Summary: Ordinary women who possessed a courage that was remarkable. In their actions they mirrored the very nature of God – God is the giver and sustainer of life.


“But the midwives were God-fearing women: they disobeyed the command of the king of Egypt and let the boys live” (Exodus 1: 17).

The scene is set for us, “…there came to power in Egypt a new king who knew nothing of Joseph” (v. 8). He was a king who saw the increasing population of the Israelites in the land of Egypt and became anxious. Egypt’s national security was considered to be under threat. As a result of this perceived emergency the Hebrew people were enslaved. Oppression and cruelty were the result of a suspicious king to the point that the Hebrew slaves’ lives became unbearable.

Seemingly, forced labour was not enough to rid the Egyptian king of his insecurities concerning the people of God. The Egyptian king was given to genocide! The evil Egyptian king formulated a wicked scheme. He summoned Shiphrah and Puah; the Hebrew midwives and instructed them to kill every boy that was born to a Hebrew woman. Shiphrah and Puah disobeyed the king’s command - they spared the boys (v. 18).

Shiphrah and Puah are recorded in Israelite history as ‘saviours’. They were ordinary women who possessed a courage that was remarkable. Without concern for themselves they sought to preserve life rather than take life. In their actions they mirrored the very nature of God – God is the giver and sustainer of life.

At this moment in time, goodness and evil were doing battle, and the women were formidable opponents. With proper respect for God, they stood their ground and were not willing accomplices. These unknown women emerge as heroines and rightly so. In a male dominated society, these women used their initiative. Moreover, they were prepared to face up to the anger of the king. And it is that determination that God blessed - the women who safeguarded the lives of infants were rewarded with families of their own (v. 21).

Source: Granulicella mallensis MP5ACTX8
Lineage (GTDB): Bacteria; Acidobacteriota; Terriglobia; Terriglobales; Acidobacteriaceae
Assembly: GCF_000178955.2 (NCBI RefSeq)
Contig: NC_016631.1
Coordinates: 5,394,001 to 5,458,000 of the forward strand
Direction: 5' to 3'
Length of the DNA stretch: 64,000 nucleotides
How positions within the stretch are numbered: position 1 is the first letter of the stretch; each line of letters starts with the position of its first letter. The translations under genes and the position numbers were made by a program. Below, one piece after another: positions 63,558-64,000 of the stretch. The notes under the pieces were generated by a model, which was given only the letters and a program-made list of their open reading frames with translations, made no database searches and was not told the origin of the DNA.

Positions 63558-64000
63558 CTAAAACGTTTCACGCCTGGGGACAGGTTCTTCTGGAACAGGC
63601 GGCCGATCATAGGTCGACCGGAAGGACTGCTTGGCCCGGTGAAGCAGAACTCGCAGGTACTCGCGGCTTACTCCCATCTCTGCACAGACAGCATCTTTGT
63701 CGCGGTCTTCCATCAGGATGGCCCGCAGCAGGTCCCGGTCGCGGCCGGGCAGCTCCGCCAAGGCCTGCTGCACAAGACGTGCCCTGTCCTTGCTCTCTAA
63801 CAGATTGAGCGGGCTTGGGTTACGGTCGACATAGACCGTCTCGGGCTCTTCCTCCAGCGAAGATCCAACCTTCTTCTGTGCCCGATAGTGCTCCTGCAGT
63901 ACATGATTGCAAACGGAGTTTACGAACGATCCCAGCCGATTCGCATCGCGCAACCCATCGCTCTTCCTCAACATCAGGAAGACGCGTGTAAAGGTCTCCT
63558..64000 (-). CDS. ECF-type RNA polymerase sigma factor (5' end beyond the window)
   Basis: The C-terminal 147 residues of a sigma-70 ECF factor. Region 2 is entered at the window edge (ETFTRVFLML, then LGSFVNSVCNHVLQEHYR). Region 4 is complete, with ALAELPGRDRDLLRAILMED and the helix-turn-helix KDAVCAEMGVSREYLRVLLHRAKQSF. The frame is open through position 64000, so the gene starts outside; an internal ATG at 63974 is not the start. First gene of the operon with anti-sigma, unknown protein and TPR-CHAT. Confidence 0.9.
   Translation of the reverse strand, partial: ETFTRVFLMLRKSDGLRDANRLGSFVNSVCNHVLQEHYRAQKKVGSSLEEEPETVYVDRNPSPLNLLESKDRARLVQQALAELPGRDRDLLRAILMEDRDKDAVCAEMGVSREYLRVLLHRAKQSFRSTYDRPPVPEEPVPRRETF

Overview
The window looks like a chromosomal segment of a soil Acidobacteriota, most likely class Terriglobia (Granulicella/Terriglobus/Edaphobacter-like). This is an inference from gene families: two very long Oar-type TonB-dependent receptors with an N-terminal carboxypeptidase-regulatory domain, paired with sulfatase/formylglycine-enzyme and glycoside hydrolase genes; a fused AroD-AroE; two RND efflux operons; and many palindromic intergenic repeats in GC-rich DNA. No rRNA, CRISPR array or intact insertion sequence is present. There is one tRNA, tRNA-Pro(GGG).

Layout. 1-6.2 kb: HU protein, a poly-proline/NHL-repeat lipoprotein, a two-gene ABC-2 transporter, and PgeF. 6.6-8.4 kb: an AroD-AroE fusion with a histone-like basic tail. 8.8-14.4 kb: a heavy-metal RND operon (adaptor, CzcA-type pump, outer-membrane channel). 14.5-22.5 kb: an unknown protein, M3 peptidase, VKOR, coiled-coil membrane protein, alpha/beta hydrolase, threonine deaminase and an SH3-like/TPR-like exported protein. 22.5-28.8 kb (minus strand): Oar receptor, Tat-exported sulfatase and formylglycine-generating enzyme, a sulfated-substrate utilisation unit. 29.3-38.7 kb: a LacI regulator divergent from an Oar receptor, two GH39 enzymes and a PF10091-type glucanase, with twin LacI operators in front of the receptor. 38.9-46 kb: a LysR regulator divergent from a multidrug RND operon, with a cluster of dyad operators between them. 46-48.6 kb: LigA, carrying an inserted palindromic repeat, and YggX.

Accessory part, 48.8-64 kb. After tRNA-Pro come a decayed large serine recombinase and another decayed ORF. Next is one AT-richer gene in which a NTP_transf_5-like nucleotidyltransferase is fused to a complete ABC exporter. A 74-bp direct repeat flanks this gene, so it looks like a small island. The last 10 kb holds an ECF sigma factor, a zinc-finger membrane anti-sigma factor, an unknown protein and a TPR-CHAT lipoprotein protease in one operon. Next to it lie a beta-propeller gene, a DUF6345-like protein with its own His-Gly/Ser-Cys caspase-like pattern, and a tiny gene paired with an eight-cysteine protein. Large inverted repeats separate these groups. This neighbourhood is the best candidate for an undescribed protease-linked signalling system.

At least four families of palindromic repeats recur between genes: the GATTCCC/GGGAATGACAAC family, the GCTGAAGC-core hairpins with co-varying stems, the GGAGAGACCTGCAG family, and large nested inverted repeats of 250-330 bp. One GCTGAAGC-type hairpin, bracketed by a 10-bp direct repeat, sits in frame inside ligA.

Shiphrah and Puah are not insignificant women!

The reality of life suggests that evil will raise its ugly head when we least expect it. The question then arises “When evil is present are we ready to face up to it?” These women were ready – they reverenced God (v. 21).

If the evil that the Egyptian king had devised had of succeeded, God’s plan of salvation for mankind would have finished there and then. Thus, these women earn a rightful place in the unfolding salvation story.

Shiphrah and Puah leave an example for us to emulate. They stood against evil. The frail resources of two women had succeeded in outdoing the power of a tyrant. The reality is a godly person has might and power beyond themselves!

As quickly as they appear on the biblical stage the two disappear. And we are told of the next stage in the Egyptian king’s evil plan, to throw all baby boys into the river (v. 21). We are left to wonder whether Shiphrah and Puah fair well in the ensuing slaughter of innocents. It would have been safer for them if they had no children! However, the women had already shown their resolve, and even if they faced a ‘double jeopardy’, there is every indication that they would remain true to God. Job, a man well acquainted with suffering uttered - “Let him kill me; I have no other hope than to justify my conduct in his eyes” (Job 13: 15).

Yes, Shiphrah and Puah are courageous women! Against all odds they remained faithful.

How do we measure up?

To use the words of Job, “I have no other hope than to justify my conduct in his eyes.”

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